Highway robbers - these boys wouldn't tell us the way to our next camp site until we gave them our chips, and even after that, the road they pointed us to was completely flooded over.

It was great to stay put for a few days in a row and not have to collapse the tent. We enjoyed time going for leisurely walks, reading, lying in the sun and we spent an afternoon (unsuccessfully) fishing on the lagoon.

Sunset on Guma Lagoon

After a few days of R&R at Guma Lagoon, we made our way to Maun, one of Botswana's larger towns and the epicenter of the safari action going into the Okavango Delta. Our first stop was the Toyota Service Center - our LandCruiser kept refusing to turn off, even when we took the keys out of the ignition. We'd gotten good at stalling the car to get the engine to shut down, but thought it should be looked at and needed to have our 10K kilometer service done anyway.

Once in Maun, we started researching places to visit and potential campsites for Moremi Game Reserve. Before we came to Botswana, we had been told that it was impossible to book a campsite as they had all been pre-booked for months in advance. We had been told that each camp site holds one or two spots for people who show up last minute, so our plan was to simply show up at a campsite at 4 or 5 in the afternoon and ask for a space. At that point, the camp is required to give you a spot as you're not allowed to drive through the national park and wilderness areas at night. We were surprised and delighted to find out that we were able to book a few nights in Moremi Game Reserve and one in Savuti Camp - both very wild places where you're guaranteed to see a lot of game.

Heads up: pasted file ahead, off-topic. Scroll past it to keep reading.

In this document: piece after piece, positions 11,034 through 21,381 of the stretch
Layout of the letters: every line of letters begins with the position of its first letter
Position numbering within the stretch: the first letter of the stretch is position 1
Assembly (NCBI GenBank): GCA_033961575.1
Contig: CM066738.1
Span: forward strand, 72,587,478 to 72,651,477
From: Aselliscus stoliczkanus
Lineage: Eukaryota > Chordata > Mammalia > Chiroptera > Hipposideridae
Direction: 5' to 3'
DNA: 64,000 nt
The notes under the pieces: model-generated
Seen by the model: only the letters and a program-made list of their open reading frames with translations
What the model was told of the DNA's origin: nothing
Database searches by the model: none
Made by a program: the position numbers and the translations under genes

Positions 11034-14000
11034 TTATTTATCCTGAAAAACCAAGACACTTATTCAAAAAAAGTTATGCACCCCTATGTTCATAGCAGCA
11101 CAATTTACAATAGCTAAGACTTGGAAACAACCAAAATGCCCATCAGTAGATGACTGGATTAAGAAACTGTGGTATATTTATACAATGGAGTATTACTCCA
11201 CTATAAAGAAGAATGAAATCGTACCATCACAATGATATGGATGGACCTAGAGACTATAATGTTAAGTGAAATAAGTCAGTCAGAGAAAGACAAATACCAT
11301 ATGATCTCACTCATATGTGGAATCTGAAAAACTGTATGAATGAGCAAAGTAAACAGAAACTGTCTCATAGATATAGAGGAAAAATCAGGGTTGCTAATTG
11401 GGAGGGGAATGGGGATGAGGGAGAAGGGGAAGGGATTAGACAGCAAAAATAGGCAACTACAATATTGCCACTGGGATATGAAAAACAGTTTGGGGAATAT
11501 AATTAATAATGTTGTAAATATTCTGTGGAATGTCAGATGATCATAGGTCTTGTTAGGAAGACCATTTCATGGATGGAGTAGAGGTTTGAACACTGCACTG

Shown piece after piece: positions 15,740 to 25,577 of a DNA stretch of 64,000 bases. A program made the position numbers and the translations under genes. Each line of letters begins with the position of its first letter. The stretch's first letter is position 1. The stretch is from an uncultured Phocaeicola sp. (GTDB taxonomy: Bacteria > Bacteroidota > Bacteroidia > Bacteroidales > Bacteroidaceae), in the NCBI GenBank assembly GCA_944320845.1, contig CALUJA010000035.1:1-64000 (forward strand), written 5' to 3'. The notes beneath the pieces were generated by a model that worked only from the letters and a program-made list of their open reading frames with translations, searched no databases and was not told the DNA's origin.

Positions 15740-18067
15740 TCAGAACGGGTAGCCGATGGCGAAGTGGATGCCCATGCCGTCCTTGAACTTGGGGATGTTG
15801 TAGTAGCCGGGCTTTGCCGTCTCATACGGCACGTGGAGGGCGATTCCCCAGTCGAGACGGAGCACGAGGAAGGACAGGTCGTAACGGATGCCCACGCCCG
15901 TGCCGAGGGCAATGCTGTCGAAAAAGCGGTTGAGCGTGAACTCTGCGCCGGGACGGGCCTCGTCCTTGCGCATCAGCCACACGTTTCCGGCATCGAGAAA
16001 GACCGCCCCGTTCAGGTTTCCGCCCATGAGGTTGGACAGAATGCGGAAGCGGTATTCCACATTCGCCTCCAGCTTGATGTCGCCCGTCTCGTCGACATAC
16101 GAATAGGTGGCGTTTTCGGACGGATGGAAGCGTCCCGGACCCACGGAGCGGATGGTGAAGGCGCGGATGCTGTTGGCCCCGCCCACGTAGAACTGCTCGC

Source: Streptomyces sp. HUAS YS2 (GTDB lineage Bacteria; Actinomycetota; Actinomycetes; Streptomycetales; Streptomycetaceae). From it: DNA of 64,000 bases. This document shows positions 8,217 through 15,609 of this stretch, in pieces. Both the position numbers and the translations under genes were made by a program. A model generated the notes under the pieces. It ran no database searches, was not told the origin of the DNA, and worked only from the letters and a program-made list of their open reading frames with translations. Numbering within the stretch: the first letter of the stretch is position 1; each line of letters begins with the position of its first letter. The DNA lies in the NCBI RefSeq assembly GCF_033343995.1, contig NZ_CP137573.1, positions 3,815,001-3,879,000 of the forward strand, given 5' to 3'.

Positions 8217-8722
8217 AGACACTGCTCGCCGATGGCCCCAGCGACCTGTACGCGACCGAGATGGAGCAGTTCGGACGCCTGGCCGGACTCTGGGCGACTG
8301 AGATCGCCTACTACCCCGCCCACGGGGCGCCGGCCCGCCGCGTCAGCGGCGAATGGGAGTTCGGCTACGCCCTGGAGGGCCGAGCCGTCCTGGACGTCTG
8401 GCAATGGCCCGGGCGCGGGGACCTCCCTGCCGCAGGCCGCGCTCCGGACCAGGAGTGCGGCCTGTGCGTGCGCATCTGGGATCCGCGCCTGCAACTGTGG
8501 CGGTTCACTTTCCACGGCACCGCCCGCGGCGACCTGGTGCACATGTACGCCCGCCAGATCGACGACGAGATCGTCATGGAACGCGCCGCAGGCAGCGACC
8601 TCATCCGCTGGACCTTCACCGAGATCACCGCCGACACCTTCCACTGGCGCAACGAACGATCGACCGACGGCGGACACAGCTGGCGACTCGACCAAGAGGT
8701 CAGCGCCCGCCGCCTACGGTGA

We had a few days before our newly booked camping reservations in Moremi, so we decided to do some true bush camping in the Okavango Delta and signed up for a 2 night canoe camping trip out in the wild.

The morning we departed we were loaded into a huge military type truck which was, for some unknown reason, named Roberta.

Roberta, our post-war ride to the mokoro boat launch

After a 90 minute drive through the mostly sand roads, we arrived at a small village where the mokoro boats (traditional wooden canoes) were waiting. Each mokoro is operated by a professional poler, who has likely been navigating through the Okavango Delta in a small wooden canoe for most of their life.